Shemp Howard is certainly a notable name among comedy buffs, but not for his work as a solo comic. Shemp, of course, is remembered as one of the Three Stooges, being an original member of the trio with Larry Fine and brother Moe Howard. Along with vaudeville engagements, Shemp appeared as one of the Stooges, along with Ted Healy, in their first screen appearance, “Soup To Nuts,” at Fox.
Shemp left the Stooges to embark on a solo career, so they incorporated younger brother Jerry “Curly” Howard into the act. Shemp did, of course, return to the Stooges in 1946 when illness forced Curly into early retirement, but up until that time he had quite a career as a solo performer.
Initially, Shemp’s work was at the Warner Brothers Vitaphone studios in New York. At first it was as a backup to the star. His first short, “Salt Water Daffy” (1933), starred Jack Haley. He also appeared in two of the Roscoe Arbuckle shorts, “In the Dough” and “Close Relations,” that same year. Shemp supported Ben Blue, Harry Gribbon, George Givot, and Gus Shy before being allowed to have his own name above the title in “Smoked Hams” opposite Daphne Pollard. Shemp and Daphne play small time stage performers trying to perfect their act and hit the big time.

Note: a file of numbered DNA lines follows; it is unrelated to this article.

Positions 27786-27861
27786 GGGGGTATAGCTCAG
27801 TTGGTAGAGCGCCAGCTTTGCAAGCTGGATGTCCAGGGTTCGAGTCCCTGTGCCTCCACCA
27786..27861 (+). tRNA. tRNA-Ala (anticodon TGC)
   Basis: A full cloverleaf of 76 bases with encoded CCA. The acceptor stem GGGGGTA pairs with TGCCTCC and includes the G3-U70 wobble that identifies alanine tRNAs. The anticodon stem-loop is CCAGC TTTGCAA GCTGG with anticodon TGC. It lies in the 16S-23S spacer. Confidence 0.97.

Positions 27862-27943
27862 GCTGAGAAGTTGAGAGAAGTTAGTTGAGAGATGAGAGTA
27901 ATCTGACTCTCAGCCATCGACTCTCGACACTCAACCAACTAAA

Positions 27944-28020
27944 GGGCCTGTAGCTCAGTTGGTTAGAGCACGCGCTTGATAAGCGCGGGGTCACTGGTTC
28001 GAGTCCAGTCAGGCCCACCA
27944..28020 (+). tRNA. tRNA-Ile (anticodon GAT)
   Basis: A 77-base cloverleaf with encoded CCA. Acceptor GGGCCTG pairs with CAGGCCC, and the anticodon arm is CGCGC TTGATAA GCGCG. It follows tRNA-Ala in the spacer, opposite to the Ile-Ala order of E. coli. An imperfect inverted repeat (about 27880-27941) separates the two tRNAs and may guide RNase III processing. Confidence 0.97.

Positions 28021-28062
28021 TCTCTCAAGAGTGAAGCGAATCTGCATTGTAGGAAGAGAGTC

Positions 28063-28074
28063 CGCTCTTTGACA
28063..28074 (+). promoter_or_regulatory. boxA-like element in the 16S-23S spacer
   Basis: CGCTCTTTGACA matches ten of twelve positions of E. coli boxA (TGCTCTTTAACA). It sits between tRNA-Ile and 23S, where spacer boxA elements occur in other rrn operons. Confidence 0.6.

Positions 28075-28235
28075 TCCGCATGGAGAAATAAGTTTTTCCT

The late Lionel Stander, who appeared in this and other Shemp Howard comedies, told the writer during a 1985 interview:
“I always thought Shemp was wasting his time with the Three Stooges. When he rejoined them after Curly left the act, he stayed with them. I worked with him many times at Vitaphone and he was really inventive. I think he would’ve been a bigger star on his own. But, Moe and Curly were his brothers, so he felt some family loyalty. Shemp didn’t stick to the script much in those Vitaphone shorts, but he sure came up with some funny business.”
It seems Vitaphone wasn’t quite sure what to do with Shemp. Even after he began appearing in his own starring shorts, he was often teamed with the likes of Ms. Pollard or stuttering comic Roscoe Ates. His last four shorts at Vitaphone, in 1936 and 1937, were as Knobby Walsh in the Joe Palooka series. After the 1937 Palooka short “Taking The Count,” Shemp left Vitaphone and joined Columbia, where he once again played a fight manager in a Palooka-like series, “The Glove Slingers.” Shemp also appeared in character roles at Universal, opposite everyone from W.C. Fields (“The Bank Dick’) and Abbott and Costello (“Buck Privates,” “In The Navy,” “Hold That Ghost,” “It Ain’t Hay”) to John Barrymore (“The Invisible Woman”) and John Wayne (“Pittsburgh”). Lou Costello allegedly used to joke that he was so intimidated by Shemp’s uncanny ability to improvise, he once offered to pay him double his current salary if he’d leave movies altogether.